Mads Mikkelson is One-eye; prisoner since killing a chief’s son and condemned to remain a caged and shackled animal. The only person with whom he has any relationship is the young boy who brings him food and water. Between visceral bare knuckle fights to the death, he is traded between chiefs and escapes with yet more violence.
Discovering Christianity is come, One-Eye and the boy find a Christian sect putting the pagans to the sword. They invite One-Eye onto their crusade to the Holy Land. The debate on God, morality, and righteousness runs through the entire film…
This spectacularly inept and superstitious band of Christian Vikings are becalmed in fog, to arrive not in the Holy Land but the New World of America (which you might recognise as Shetland). Picked off by the Native tribe, turning on each other and on One-Eye (a fatal mistake), the Christians seal their doom.
Do not mistake this movie for a standard action-adventure. For long periods all you get are characters staring mournfully into huge, bleak, empty landscapes. It starts in the land of the pagan Vikings, although we’re clearly in the Scottish highlands and the Vikings are all played by Scots actors – with the exception of Mads Mikkelson (King Arthur, Casino Royale) the only Scandinavian actor in the piece and he doesn’t speak a word of dialogue.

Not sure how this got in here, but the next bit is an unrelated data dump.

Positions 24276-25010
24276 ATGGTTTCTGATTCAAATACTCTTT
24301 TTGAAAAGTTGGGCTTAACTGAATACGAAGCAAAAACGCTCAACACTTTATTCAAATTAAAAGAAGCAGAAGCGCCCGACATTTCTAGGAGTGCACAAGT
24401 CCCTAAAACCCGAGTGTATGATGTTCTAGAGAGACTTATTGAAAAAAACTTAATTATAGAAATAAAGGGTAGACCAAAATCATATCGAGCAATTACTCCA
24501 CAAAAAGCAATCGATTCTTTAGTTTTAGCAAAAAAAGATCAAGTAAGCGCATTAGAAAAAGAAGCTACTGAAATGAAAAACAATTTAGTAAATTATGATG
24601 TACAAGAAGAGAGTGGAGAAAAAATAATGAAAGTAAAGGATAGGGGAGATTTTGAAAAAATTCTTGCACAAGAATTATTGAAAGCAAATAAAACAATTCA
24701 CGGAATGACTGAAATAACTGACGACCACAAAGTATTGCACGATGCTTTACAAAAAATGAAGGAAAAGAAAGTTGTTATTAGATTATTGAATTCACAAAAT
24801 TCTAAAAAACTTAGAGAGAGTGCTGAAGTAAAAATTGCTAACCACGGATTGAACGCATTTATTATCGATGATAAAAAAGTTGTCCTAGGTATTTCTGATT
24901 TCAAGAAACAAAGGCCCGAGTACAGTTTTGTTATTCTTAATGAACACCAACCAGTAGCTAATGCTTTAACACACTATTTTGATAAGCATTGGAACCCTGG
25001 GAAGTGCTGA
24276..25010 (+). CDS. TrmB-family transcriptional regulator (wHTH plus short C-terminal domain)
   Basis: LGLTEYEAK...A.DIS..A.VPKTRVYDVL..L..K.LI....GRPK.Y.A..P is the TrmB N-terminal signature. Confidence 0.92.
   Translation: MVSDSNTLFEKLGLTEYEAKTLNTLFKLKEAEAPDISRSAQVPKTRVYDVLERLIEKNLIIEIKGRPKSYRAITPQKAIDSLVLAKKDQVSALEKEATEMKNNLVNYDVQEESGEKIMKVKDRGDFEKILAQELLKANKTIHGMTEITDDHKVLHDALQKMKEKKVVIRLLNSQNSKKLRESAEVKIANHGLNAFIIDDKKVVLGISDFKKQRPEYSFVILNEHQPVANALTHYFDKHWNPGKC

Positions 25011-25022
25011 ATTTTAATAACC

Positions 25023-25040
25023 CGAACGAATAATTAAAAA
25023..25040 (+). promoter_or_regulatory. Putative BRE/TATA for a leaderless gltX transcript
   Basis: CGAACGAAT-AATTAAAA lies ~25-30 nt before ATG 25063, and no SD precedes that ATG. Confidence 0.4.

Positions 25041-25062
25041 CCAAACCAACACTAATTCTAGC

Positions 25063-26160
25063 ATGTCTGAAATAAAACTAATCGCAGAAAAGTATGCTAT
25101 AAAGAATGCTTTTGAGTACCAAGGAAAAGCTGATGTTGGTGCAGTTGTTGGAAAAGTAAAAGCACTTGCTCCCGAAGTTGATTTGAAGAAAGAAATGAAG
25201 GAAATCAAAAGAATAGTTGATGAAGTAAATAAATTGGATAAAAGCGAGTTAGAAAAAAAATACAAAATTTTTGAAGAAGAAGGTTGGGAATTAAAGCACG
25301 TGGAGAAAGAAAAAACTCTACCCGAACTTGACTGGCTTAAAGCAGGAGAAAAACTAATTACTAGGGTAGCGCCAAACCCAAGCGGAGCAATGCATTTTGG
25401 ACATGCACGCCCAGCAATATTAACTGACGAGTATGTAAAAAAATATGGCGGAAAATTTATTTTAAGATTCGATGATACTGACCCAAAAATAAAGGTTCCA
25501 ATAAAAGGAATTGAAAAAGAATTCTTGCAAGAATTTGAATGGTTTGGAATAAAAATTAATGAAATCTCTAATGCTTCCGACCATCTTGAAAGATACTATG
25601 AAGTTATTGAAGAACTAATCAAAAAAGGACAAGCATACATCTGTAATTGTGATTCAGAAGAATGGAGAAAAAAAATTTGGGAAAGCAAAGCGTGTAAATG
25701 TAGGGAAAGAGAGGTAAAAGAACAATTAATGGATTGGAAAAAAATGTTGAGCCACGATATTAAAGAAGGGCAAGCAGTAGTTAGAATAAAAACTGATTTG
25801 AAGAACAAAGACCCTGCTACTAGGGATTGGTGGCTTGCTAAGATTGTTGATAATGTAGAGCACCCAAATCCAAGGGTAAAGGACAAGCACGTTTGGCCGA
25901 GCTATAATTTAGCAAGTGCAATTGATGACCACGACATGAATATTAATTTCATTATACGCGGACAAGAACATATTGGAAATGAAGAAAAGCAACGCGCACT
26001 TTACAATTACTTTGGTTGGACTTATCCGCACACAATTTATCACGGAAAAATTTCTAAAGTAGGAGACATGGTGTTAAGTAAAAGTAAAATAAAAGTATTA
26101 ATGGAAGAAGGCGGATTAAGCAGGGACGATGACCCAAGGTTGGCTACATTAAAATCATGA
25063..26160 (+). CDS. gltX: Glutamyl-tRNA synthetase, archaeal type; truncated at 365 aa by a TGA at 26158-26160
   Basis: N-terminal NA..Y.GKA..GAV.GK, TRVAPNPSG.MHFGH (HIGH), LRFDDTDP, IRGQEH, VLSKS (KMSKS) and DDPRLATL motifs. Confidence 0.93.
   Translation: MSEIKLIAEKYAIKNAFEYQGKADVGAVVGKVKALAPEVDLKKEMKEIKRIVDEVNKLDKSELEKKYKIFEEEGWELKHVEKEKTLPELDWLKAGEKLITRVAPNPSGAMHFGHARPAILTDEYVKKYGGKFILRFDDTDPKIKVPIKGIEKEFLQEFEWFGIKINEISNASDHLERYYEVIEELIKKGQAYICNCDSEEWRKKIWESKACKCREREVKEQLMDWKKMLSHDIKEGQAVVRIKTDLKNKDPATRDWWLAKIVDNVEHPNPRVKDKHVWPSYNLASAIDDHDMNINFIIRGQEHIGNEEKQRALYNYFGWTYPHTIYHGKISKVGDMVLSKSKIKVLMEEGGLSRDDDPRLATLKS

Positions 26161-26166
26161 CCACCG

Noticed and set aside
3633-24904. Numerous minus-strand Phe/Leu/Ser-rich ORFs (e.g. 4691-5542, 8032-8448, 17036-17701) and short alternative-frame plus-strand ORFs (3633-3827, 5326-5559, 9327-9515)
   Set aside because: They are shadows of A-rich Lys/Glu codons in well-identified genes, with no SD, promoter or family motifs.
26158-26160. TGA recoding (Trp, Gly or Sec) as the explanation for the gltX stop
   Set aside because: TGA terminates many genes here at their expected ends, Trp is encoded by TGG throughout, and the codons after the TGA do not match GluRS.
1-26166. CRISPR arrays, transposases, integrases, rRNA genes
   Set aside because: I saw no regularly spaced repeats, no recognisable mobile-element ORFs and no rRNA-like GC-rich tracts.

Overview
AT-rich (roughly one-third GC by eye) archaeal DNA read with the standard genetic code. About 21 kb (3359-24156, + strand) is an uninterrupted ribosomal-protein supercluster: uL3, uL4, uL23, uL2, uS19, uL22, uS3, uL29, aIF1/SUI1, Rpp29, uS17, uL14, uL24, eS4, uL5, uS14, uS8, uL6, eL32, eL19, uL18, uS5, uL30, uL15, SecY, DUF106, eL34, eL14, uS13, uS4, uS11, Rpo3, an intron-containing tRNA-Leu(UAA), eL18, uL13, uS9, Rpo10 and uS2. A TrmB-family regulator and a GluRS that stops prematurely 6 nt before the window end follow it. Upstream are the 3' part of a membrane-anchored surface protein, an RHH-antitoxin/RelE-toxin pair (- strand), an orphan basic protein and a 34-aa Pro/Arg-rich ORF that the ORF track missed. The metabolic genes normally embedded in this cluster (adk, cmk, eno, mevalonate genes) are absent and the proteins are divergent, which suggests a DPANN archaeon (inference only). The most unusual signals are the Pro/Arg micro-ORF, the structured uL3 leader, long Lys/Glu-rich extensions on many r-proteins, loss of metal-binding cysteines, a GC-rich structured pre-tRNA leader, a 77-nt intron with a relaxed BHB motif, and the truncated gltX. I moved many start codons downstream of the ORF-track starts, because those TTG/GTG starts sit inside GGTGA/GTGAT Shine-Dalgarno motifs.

Refn calls this his metaphysical, Viking, sci-fi, acid-trip; Vikings journeying into Outer Space, or, as it is set, the unknown brutality of the New World – the second half reminded me of Black Robe. It is a Viking, samurai, gun-slinger art-house movie, in which you can see the influences of Leone, Tarkovsky, Kurasawa, Kubrick, Malick and Herzog – shades of Aguire, Wrath of God. Set in rain, wind, mud and wilderness, it’s unremittingly bleak even to the final act of selflessness.
Valhalla Rising doesn’t really work; too arty for an adventure movie, too violent for an arthouse movie, with too many nods to other movies to stand alone as an original piece. Mikkelson is charismatic as the brutalised berserker One-Eye, and the Scots, including the boy actor Maarten Stevenson, are perfectly cast; but the 88 minutes running time feels like a lifetime. RC
Cast: Mads Mikkelsen, Jamie Sives, Gary Lewis, Maarten Stevenson
Director: Nicolas Winding Refn
Screenwriter: Nicolas Winding Refn
Running Time: 88 mins
Certificate: 18 for violence/sexual content